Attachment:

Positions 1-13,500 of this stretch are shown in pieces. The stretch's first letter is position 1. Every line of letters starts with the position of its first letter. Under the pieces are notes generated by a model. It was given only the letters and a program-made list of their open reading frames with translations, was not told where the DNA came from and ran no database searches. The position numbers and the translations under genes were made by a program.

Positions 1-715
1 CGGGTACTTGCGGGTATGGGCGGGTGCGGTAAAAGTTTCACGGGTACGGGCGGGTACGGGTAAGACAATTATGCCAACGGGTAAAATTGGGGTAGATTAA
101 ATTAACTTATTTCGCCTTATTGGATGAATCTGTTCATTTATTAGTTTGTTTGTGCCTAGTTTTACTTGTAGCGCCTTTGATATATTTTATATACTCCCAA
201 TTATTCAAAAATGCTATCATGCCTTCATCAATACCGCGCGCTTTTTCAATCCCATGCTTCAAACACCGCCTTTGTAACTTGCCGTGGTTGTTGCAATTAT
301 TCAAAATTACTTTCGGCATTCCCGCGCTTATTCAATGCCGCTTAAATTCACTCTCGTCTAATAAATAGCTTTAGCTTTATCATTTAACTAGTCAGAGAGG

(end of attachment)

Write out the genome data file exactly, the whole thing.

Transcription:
Positions 1-13,500 of this stretch are shown in pieces. The stretch's first letter is position 1. Every line of letters starts with the position of its first letter. Under the pieces are notes generated by a model. It was given only the letters and a program-made list of their open reading frames with translations, was not told where the DNA came from and ran no database searches. The position numbers and the translations under genes were made by a program.

Positions 1-715
1 CGGGTACTTGCGGGTATGGGCGGGTGCGGTAAAAGTTTCACGGGTACGGGCGGGTACGGGTAAGACAATTATGCCAACGGGTAAAATTGGGGTAGATTAA
101 ATTAACTTATTTCGCCTTATTGGATGAATCTGTTCATTTATTAGTTTGTTTGTGCCTAGTTTTACTTGTAGCGCCTTTGATATATTTTATATACTCCCAA
201 TTATTCAAAAATGCTATCATGCCTTCATCAATACCGCGCGCTTTTTCAATCCCATGCTTCAAACACCGCCTTTGTAACTTGCCGTGGTTGTTGCAATTAT
301 TCAAAATTACTTTCGGCATTCCCGCGCTTATTCAATGCCGCTTAAATTCACTCTCGTCTAATAAATAGCTTTAGCTTTATCATTTAACTAGTCAGAGAGG